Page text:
Developing and laying-out a garden can be difficult, and the results may not always be what you were looking for. Part of the job involves choosing different varieties of plants, but that can be difficult, so having an overriding principle in mind when choosing is very useful. Beyond different styles – formal, Asian, cottage, and so on – there is an interesting concept that can be a useful way of looking at your garden. This idea is called the Paradise Garden.
What makes planting a garden fundamentally different from decorating a room is this. Your furniture does not change color with the seasons, or shed its cushion covers with the onset of winter. Your tables do not begin as end-tables and develop into dining tables seating 12. Unwanted accessories do not spring up in your bookshelves. In our gardens all these things happen – leaves change color and fall to the ground, cute little plants become giant trees, and weeds grow. As well, we deliberately choose plants that have brief moments of spectacular flowering, followed by months of nothing much at all. Yet as humans we crave a certain permanence and structure to our surroundings, and avoid chaos and impermanence.
What is the Paradise Garden?
How do we reconcile these contradictory needs for constancy and change? This is where the idea of the Paradise Garden comes into play. It is really a very simple concept. If we want permanence and structure, then we need an easy rule to work with, that will create a stable garden, while leaving room for seasonal change, flowers, and plants that come up and then disappear again. The rule is very simple – make sure that two-thirds of the plants in your garden are evergreen. That’s it – very simple.
The basis of this rule is that evergreen plants remain relatively stable in appearance through the seasons, and they form permanent shapes that can often be enhanced by thoughtful pruning and trimming. With a core or backbone of these plants, which may or may not also flower and fruit, the more changeable plants, like deciduous bushes or flowering plants, can come and go, but the stable core will remain, creating a garden that, like Paradise, is permanent and forever, yet lively with seasonal change and bursts of color.
That basic two-thirds rule does not mean the number of plants, it means the space they take up, so we should really say that two-thirds of the space of your garden, both on the ground and in the air, should be filled with evergreen plants. After all, you might have 30 or 40 small shrubs and only 5 large trees, but the trees will take up more room than all the shrubs combined. Interestingly, that two-thirds figure, which is of course only an approximation, is not far from the classical ‘Golden Mean’, which is a ratio of 1 to 1.6, or roughly two-thirds. The Golden Mean has been held up for centuries as the ideal proportion for architecture and objects, so the Paradise Garden rule is perhaps another way of expressing the Golden Mean.
Making a Paradise Garden
The great appeal of this rule is its simplicity, but also how it can be applied to any style of garden at all. In a formal garden, a lot of the evergreen structure would be high or low hedges and clipped plants, while in an Asian garden it would be pine trees and clumps of bamboo. Whatever style you want, this rule can always be your guide.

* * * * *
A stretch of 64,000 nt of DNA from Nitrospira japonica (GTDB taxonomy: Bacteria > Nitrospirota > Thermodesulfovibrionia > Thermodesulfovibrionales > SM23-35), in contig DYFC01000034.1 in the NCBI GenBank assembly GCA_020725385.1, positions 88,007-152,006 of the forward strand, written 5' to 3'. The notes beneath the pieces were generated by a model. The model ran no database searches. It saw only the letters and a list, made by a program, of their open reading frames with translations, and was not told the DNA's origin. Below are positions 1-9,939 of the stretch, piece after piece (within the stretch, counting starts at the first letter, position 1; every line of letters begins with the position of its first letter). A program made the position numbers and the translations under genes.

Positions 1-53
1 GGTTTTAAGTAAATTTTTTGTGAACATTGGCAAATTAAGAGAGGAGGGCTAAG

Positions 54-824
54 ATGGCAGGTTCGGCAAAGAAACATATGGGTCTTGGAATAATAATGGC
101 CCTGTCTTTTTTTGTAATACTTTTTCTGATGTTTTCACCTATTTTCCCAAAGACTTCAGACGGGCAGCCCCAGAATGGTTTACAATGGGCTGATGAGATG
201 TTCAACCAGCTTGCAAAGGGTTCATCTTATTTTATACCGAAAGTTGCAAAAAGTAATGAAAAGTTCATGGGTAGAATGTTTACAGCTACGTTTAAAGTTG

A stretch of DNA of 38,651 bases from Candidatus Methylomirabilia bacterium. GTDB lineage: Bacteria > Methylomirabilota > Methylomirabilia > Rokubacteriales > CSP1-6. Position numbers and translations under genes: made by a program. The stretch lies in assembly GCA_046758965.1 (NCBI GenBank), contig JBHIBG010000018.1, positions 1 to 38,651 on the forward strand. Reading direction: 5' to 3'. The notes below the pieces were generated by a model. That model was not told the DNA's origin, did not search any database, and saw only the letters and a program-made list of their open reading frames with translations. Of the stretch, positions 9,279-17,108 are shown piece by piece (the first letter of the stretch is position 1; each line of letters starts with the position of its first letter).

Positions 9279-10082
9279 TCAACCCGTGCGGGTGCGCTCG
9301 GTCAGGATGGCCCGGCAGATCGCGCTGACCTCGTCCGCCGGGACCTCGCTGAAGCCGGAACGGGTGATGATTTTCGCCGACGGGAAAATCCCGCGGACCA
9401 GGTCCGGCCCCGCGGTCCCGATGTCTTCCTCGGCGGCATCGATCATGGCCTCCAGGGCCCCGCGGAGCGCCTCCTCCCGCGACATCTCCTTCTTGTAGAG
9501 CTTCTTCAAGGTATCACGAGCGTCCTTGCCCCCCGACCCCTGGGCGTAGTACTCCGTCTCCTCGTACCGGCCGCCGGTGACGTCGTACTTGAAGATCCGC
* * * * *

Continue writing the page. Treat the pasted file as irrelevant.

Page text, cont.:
The type of plants you use will also vary with your location. In colder areas a lot of the evergreens you use will be conifers – plants like Arborvitae, Pine or Spruce. In warmer places you might use Holly, Rhododendron and Boxwood. In the hottest parts of the country you would be using Palm trees and Citrus, or Olives and Italian Cypress where it is both hot and dry. Once you have established this core of permanent evergreens, then you can embellish it with anything you want. Add a deciduous tree or shrub with spectacular fall color. Plant Roses or Crape Myrtle. Add some spring bulbs or ornamental grasses. Instead of following some rigid design or list of plants, you can follow your whims and passions instead, confident that it will all work out in the end, with those evergreens giving permanence and the other material bringing change and season pleasures.
You will still need a basic layout of the areas of your garden, where pathways go, and basic structures. The placement of large trees needs careful consideration too, but when it comes to planting your beds, follow your eye and plant as you choose. Just remember to fill two-thirds of the space with something evergreen, and keep an eye on the final height of the plants, so that you don’t have small things hidden behind larger ones. Apply the simple Paradise Garden concept and everything will turn out fine.
If you doubt the power of this idea, look at some famous gardens, or ones you think are beautiful. The chances are good that if you analyze their structure you will see that about two-thirds of the space is taken up with permanent, evergreen planting, embellished with deciduous and seasonal material. The greatest gardeners build Paradise, even if they don’t always realize it.